Near-infrared spectroscopy provides an index of blood flow and vasoconstriction in calf skeletal muscle during lower body negative pressure

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Abstract:

Abstract Aim: 

Near-infrared spectroscopy (NIRS) has been used previously for forearm blood flow estimation at rest and during exercise. In this study we applied NIRS to selectively monitor deep calf oxygenated haemoglobin (Hb) responses in order to estimate blood flow changes in the calf muscle during lower body negative pressure (LBNP). The purpose of this study was to test the hypothesis that changes in calf skeletal muscle oxygenated-Hb, after the removal of superficial tissue responses, were related to blood flow changes during orthostatic stress, and to determine the efficacy of using NIRS measurements as an index of vasoconstriction. Methods: 

Twenty-nine subjects participated in this study. All attempted a graded LBNP trial from baseline (0 mmHg) to −60 mmHg LBNP in 10 mmHg steps at 5-min intervals. Calf blood flow changes were estimated by oxygenated-Hb responses in relation to changes in mercury strain gauge plethysmography and muscle sympathetic nerve activity (MSNA). Results:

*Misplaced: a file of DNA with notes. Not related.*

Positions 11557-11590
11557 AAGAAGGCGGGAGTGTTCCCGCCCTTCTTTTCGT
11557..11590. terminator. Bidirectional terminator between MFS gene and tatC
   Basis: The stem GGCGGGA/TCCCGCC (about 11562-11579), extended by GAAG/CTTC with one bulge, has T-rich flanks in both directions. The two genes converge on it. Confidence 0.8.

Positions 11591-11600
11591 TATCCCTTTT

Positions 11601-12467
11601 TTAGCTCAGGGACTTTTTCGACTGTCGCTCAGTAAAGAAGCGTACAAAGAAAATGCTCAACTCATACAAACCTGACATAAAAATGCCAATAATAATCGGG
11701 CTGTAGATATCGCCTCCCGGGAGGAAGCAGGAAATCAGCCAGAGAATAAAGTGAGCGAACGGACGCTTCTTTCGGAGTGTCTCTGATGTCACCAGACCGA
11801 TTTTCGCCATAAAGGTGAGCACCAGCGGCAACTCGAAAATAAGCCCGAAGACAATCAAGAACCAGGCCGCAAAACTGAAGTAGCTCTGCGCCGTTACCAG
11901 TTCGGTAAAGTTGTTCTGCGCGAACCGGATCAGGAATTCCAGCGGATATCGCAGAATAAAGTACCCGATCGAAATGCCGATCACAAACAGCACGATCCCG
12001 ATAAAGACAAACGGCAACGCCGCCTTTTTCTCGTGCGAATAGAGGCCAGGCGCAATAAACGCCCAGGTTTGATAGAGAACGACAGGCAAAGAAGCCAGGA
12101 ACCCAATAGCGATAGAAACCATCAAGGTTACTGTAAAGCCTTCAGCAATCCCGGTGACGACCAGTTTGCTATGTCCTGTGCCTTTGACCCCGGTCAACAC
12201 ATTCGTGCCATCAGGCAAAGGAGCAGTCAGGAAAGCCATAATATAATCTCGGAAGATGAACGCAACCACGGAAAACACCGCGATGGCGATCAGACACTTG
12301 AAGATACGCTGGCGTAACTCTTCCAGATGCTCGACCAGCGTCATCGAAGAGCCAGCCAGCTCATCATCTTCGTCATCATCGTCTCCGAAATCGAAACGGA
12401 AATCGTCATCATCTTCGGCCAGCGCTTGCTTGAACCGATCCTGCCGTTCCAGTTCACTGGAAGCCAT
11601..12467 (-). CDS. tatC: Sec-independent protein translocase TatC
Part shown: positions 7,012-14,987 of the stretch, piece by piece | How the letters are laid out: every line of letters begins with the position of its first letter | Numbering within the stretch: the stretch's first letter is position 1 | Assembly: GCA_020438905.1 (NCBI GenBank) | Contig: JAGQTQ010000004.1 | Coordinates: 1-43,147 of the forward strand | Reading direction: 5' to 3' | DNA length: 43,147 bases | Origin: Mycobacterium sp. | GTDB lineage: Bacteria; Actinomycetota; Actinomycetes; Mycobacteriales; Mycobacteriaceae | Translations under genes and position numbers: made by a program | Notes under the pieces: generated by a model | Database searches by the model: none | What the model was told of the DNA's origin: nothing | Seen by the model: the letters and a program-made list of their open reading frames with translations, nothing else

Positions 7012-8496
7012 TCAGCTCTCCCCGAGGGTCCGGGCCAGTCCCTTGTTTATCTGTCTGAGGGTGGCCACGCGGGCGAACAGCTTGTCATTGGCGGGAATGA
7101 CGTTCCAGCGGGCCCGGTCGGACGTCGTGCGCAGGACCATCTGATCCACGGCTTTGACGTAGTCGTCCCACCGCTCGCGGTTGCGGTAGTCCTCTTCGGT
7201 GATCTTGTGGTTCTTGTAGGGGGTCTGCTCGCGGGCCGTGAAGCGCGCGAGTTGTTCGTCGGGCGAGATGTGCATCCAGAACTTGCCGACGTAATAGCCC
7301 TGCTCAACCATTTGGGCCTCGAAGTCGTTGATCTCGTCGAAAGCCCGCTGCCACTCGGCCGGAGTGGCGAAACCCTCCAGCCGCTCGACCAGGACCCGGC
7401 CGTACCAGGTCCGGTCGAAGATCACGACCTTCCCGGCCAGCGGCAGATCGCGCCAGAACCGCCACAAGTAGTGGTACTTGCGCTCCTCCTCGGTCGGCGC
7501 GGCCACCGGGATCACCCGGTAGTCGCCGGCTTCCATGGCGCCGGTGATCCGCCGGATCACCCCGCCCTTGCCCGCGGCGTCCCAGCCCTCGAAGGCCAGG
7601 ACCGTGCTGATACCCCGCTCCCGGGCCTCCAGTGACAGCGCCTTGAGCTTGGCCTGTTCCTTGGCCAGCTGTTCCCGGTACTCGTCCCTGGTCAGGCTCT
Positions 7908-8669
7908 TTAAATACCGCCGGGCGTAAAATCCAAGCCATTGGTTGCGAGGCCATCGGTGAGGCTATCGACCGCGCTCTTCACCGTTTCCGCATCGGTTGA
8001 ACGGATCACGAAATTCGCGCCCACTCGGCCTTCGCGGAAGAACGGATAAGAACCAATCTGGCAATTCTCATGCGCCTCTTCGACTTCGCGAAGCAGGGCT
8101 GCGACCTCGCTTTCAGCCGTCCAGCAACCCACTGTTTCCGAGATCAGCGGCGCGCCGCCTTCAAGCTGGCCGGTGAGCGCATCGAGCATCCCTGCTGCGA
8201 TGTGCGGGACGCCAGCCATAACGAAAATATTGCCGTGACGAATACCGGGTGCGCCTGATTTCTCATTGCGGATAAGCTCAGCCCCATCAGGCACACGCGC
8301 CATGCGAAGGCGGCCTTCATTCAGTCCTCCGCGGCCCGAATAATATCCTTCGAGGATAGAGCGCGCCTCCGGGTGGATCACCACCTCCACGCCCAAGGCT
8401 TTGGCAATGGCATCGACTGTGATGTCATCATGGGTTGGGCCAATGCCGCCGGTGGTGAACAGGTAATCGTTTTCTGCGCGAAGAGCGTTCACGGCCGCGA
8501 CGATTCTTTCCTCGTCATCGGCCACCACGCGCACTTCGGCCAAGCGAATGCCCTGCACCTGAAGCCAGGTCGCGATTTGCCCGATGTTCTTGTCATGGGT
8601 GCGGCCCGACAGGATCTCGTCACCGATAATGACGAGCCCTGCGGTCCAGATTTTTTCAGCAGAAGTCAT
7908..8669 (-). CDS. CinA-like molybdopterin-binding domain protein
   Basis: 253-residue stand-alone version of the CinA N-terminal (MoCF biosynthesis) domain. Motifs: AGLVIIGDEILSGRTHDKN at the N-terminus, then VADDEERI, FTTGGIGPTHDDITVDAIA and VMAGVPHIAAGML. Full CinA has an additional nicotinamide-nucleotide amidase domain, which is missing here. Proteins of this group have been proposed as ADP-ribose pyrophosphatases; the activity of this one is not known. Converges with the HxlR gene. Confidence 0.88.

Calf selective deep oxygenated-Hb decreased continuously from −10 mmHg LBNP. Regression analysis showed that oxygenated-Hb was significantly related to declines in plethysmography evaluations of blood flow [oxygenated-Hb = (−1.57 ± 0.26) + (1.86 ± 0.49) plethysmography, r2 = 0.87 ± 0.09]. Changes in MSNA (total activity) were also inversely related to oxygenated-Hb (slope < 0, P = 0.037; r2 = 0.52 ± 0.15). Conclusion: 

These results suggest that changes in selective deep calf oxygenated-Hb can be utilized to estimate calf muscle blood flow changes that are most likely caused by vasoconstriction during graded LBNP.

Keywords: blood flow; muscle sympathetic nerve activity; orthostatic stress; oxygenated Hb

Document Type: Research Article

DOI: http://dx.doi.org/10.1111/j.1748-1716.2007.01827.x

Affiliations: 1:  Aerospace Physiology Laboratory, School of Kinesiology, Simon Fraser University, Burnaby, BC, Canada 2:  Laboratory of Applied Physiology, Toyota Technological Institute, Nagoya, Japan

Publication date: June 1, 2008

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